This in turn results in equal complex phase to lowest order in 1c̄ for the four coefficients aij ±12 with fixed ±1 and ±2. Since aij -,± is the complex conjugate of aij +,± the lowest-order term of aij -,± ai′j′ +,± is real for arbitrary i, j, i′ and j′. Since aij +,± = 𝒪(1) for i = j and for ij, we have

a00,±a10±,±a10,±a00±,±=a00,±a10±,±(a10±,±a00,±)*
=a00,±a10±,±a00,±a10±,±×(1+(1c̄))=𝒪(1c̄2)
(38)

and similarly

a11,±a001±,±a01,±a11±,±=(1c̅2).
(39)

For the diagonal elements in Eq. (36), we note that a01±1,±2a10±1,±2=(1c̅2), so the top left element, which we denote λ ± -,ν-1, is given by a 0,0 ±,±/a 0,0 ∓,±, and the bottom right element, which we denote λ ± -,ν-1 is given by a 1,1 ±,±/a 1,1 ∓,±.

The fact that the off-diagonal elements in Eq. (36) are zero through first order in 1c̄ means that the mirrors do not couple the modes E +ν and E -,ν-1 to first order. As a result, E +ν and E -ν-1 remain lowest-order resonator eigenmodes when taking into account first-order corrections, despite being degenerate at lowest order. The round-trip phase shifts for the two modes are given by the products λ +ν = λ + +ν λ - E +ν and λ -,ν-1 = λ + -,ν-1 λ - -,ν-1. With a bit of algebra we obtain the central result,

λJσ+v±=exp[±2i(c̅ξ±(2v+J)arctan(ξ±)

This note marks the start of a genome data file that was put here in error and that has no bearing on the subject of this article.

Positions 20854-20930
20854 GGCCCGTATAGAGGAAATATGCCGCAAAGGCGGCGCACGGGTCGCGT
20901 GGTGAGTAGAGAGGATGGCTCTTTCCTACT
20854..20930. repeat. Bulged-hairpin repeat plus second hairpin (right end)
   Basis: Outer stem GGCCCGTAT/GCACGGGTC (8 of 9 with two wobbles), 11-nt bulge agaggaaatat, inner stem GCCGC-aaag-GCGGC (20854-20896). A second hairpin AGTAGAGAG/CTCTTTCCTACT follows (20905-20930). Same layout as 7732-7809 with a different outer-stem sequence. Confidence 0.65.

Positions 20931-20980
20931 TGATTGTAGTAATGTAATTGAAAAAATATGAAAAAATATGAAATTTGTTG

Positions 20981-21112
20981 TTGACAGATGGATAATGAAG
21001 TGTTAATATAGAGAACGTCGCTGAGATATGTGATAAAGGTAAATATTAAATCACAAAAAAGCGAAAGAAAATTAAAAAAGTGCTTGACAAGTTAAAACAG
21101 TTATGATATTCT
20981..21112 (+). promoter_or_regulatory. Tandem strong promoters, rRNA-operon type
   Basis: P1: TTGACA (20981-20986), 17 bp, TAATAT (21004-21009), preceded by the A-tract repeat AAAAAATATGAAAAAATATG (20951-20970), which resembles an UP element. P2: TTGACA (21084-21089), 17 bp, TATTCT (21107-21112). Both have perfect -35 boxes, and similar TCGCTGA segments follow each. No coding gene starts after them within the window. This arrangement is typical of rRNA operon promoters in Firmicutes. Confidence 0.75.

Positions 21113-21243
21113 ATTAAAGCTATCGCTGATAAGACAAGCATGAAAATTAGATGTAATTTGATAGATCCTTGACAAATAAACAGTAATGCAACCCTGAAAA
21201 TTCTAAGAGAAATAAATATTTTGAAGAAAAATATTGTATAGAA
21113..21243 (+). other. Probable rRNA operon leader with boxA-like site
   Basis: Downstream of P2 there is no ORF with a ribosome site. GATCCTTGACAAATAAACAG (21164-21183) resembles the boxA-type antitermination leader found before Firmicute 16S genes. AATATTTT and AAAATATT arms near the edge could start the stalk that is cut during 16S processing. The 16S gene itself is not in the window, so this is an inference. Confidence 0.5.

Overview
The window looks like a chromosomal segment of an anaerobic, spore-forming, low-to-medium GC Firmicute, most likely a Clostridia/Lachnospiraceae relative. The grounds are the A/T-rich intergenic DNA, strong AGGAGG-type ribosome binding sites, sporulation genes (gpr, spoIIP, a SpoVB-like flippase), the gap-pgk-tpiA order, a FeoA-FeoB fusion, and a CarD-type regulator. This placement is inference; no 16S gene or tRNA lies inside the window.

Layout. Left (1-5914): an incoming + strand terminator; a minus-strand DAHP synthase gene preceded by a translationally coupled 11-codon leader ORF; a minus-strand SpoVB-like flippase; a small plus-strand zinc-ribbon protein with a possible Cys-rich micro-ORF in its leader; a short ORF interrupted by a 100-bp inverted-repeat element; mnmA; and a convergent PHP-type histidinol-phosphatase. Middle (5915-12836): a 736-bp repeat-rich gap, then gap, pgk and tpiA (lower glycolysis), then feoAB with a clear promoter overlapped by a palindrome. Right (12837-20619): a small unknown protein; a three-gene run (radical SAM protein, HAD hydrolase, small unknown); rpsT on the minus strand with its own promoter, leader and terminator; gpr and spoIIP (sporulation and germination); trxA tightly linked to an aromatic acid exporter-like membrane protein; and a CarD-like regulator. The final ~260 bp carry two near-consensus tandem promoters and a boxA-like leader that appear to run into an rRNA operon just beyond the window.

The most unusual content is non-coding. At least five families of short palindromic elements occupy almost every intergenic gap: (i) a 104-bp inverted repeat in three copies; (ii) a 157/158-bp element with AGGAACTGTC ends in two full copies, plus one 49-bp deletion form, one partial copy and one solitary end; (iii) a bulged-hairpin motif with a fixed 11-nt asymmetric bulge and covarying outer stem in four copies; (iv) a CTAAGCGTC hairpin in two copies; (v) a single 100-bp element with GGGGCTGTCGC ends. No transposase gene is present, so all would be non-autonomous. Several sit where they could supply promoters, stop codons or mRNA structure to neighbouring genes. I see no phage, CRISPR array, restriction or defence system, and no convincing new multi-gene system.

1c̅(ξ±1+ξ±2v(v+J)±f4±(6v(v+J)+J(J+1)))+(1c̄2))]
(40)

and

λJσ-,v1±=exp[±2i(c̅ξ±(2v+J)arctan(ξ±)
1c̅(ξ±1+ξ±2v(v+J)±f4±(6v(v+J)+J(J1)))+(1c̅2))].
(41)

Note that the first line of both Eqs. (40) and (41) is simply the paraxial result of Eq. (33). The term proportional to f has been calculated previously [5

5. J. Visser and G. Nienhuis, “Spectrum of an optical resonator with spherical aberration,” J. Opt. Soc. Am. A 22, 2490–2497 (2005). [CrossRef]

], and is simply equal to the phase shift corresponding to the intensity weighted average position shift of the mirror due to a change in f .

5. Discussion of the results

The resonator round-trip phase shift of Eqs. (40) and (41) allows the calculation of the exact next-order correction to the eigenfrequencies of a Fabry-Perot resonator with perfectly conducting mirrors. Beyond providing a bound for the accuracy of the paraxial approximation, the correction term has a number of physical implications. One of the most interesting is the prediction of spin-orbit coupling in a resonator. For two modes with equal ν and equal orbital angular momentum m = J ∓ 1 but opposite spin σ ±, we find a difference in round-trip phase shift equal to

λm+1,σ+ν±λm1,σν±=exp(±2ic̄ξ±1+ξ±2×m)=exp(2imkR±).